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Urtica Dioica: the sustainable nettle fabric that looks like silk

«Nettle could be the replacement for synthetic fibers since it is the most stable fibre in the natural fibres range»

Urtica Dioica – a Europe-native herbaceous perennial flowering plan

The panorama of natural and sustainable fibres has widened in the last few years; rediscovering old and traditional materials that have been neglected for cotton or synthetic fibers. The rising focus on sustainability and fashion industry bringing back the attention to these fibres, proved them to be an excellent solution to decrease cotton and artificial materials, such as polyester or viscose. One of these fibres is nettle, also known as stinging nettle or Urtica Dioica, a Europe-native herbaceous perennial flowering plant; usually, nettle fabrics are made with the Himalayan Nettle, or Girardinia Diversifolia. Because, since these two varieties are biologically similar, their fibres are quite different.

Nettle fibres excellent tensile properties

Himalayan nettle – also known as Ramie –  is shiny on the surface. It has the longest thread currently known, and, once spun, is finer yet more robust and more elastic than linen. It’s not that durable though. Since the interest toward sustainable fibres and cotton alternatives grew in Western countries; many farmers and producers in Germany started growing nettle, which proved highly versatile and characterized by fineness and flexibility.

Nettle fibres have also excellent tensile properties due to the cellulose volume fraction. Also the highest tensile strength of 40 – 50 cN/tex of all-natural fibres. In comparison, cotton is 16 to 17, linen 20 to 23, hemp 22 to 30, and polyester 60 cN/tex. Unlike hemp fibres, there is no legal issue with the cultivation of nettles, which has made the plant a viable and legal crop. Like hemp, nettles also use much less water and no pesticides to grow compared to cotton. They are perennial – which means they can be harvested every year – and have a high growth rate, making it a quickly renewable resource.

NFC GmbH Nettle Fibre Company processing stinging nettle

Because of its qualities, the demand for nettle yarn is constantly increasing; proving how this material is perfect to «replace synthetic fabrics. Since it is the most stable fiber in the natural fibres range», states Dr. Heiko Beckhaus, President of NFC GmbH Nettle Fibre Company. On the other hand, compared to other domestic fibre plants, the degree of the fibre content of nettle, which is around ten percent, is small, and the decortication is more complicated. There is a growing concern over the damage to the environment caused by producing synthetic fibers and growing non-organic cotton for fast fashion. There is a trend though for stinging nettle fibres, for its use in ecologically friendly fabrics.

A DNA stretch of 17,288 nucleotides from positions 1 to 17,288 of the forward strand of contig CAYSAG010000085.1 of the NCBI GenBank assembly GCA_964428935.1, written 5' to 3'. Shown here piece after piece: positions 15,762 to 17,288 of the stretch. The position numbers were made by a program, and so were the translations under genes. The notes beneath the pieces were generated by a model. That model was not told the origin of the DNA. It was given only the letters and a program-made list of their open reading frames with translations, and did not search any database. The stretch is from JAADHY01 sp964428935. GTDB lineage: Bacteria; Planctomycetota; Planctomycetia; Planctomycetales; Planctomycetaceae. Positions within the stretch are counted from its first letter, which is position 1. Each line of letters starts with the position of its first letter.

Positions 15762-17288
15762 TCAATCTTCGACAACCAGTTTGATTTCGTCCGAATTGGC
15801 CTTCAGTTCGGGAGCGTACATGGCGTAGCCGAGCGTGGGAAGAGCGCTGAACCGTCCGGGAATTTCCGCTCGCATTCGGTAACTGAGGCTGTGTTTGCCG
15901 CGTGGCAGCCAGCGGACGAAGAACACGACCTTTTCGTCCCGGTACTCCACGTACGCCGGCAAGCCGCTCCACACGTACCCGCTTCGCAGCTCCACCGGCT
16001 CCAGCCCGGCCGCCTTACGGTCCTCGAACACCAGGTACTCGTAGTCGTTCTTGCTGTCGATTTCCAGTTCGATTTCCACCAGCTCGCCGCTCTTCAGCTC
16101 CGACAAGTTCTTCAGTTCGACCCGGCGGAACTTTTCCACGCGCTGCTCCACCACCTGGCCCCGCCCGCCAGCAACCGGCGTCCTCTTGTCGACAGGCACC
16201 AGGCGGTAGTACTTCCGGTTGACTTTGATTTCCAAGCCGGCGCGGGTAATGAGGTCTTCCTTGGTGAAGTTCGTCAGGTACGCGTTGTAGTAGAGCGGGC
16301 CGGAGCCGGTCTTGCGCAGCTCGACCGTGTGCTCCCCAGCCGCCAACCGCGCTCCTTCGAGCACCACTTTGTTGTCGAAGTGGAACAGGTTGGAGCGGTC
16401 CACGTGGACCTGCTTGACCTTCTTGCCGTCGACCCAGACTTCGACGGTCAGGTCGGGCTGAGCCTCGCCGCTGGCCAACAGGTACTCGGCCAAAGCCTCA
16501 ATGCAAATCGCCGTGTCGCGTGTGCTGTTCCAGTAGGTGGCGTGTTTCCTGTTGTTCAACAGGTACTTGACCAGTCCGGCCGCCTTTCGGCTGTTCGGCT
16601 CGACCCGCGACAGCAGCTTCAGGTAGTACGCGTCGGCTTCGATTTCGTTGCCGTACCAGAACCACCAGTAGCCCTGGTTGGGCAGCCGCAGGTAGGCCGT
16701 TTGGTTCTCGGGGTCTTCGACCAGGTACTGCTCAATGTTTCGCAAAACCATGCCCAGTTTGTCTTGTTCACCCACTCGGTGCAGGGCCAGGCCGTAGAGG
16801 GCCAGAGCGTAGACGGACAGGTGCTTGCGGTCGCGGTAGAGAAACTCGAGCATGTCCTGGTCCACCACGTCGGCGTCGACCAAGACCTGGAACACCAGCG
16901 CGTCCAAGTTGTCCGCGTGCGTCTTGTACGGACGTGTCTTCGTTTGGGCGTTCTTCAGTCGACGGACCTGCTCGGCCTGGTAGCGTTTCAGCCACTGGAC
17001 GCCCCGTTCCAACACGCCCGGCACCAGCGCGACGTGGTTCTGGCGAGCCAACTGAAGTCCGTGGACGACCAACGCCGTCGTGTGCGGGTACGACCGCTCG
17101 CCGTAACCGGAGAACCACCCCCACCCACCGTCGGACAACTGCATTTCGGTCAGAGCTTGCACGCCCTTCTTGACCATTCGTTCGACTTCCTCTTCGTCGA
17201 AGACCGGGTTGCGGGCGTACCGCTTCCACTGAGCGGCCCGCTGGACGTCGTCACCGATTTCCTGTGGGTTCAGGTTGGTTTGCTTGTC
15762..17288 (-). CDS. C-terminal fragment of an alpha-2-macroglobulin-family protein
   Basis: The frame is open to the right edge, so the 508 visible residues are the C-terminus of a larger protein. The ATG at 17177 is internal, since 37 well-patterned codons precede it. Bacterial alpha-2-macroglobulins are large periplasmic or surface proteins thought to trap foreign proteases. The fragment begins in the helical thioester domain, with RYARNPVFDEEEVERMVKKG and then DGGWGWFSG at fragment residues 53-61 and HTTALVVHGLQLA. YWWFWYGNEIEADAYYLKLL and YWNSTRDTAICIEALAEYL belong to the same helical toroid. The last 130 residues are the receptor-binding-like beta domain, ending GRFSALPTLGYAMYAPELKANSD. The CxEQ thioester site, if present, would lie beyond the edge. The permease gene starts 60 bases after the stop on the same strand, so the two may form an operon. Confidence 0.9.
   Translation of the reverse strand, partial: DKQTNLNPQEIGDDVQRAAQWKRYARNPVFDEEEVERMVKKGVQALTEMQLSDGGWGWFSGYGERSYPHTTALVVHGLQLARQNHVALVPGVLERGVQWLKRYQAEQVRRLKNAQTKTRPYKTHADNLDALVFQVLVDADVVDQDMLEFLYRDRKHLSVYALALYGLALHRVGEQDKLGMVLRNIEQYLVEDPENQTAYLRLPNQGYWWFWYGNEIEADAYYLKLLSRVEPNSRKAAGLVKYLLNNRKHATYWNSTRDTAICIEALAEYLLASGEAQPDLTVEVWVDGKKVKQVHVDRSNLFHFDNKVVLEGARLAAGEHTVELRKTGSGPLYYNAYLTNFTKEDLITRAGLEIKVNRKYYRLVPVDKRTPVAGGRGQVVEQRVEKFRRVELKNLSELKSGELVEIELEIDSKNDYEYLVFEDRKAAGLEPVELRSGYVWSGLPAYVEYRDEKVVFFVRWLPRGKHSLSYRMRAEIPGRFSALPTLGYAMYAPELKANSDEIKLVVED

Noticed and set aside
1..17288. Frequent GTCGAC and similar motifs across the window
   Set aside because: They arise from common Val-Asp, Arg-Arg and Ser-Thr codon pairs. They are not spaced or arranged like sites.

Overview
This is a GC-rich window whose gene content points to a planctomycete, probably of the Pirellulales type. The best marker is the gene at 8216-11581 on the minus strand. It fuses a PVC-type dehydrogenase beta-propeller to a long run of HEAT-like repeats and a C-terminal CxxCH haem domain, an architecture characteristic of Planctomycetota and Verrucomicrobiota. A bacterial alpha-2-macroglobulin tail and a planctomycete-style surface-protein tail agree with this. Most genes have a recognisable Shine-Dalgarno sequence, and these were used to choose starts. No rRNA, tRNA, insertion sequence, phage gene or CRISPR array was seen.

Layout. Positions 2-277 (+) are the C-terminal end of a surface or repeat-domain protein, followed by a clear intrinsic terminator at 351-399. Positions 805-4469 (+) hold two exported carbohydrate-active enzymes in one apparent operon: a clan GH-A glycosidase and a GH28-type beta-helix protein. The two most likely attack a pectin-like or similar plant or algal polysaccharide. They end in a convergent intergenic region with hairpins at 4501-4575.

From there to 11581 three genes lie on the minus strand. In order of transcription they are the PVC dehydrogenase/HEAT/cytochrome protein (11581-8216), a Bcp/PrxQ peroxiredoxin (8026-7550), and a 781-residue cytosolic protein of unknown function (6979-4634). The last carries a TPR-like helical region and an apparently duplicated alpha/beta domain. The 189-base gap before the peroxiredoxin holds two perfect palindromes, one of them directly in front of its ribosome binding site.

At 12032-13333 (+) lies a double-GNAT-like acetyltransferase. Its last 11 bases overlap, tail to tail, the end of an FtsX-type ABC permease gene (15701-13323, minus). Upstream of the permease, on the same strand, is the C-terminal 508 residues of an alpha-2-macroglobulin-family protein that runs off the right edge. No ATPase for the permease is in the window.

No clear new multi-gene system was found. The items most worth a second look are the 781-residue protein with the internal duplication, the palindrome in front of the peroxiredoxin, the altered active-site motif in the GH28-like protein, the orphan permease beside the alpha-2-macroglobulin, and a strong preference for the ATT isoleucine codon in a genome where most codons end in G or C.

This encouraged researches and advances in spinning technologies; as well as cross-breeding to produce the best high-fiber yielding nettle plants. As Beckhaus explains, he has been able to agriculture a new generation of nettle with 20% degree of fiber content. Working «in collaboration with german farmers, the Leibniz-Institut für Agrartechnik und Bioökonomie; the Faserinstitut Bremen; the 3N Kompetenzzentrum Niedersachsen Netzwerk Nachwachsende Rohstoffe und Bioökonomie; and the Institut für Pflanzenkultur and other companies». The use of nettle for fabrics, it’s not a recent discovery. The textile application of fibre from stinging nettle dates back to at least 3.000 years ago. But after World War II, the natural fibres were replaced by cotton, which was easier to work with and less expensive, even if more harmful for the environment. 

Nettle yarn, Photography MadRusnCo

Urtica Dioica, nettle fibre as a substitute of silk

The rediscovery of nettle is not only because it is a sustainable and renewable source but also because it can be a good fit for the luxury and fashion industry, thanks to its appearance. As Beckhaus explains, «Urtica Dioica is shiny, and it’s similar to the finest silks; it is even better than silk since because of its structure it is more breathable». Nettle is the most transpirant of all other natural fibres thanks to its porous core fiber, making it breathing much better than flax or linen which are more likely fibre bundles.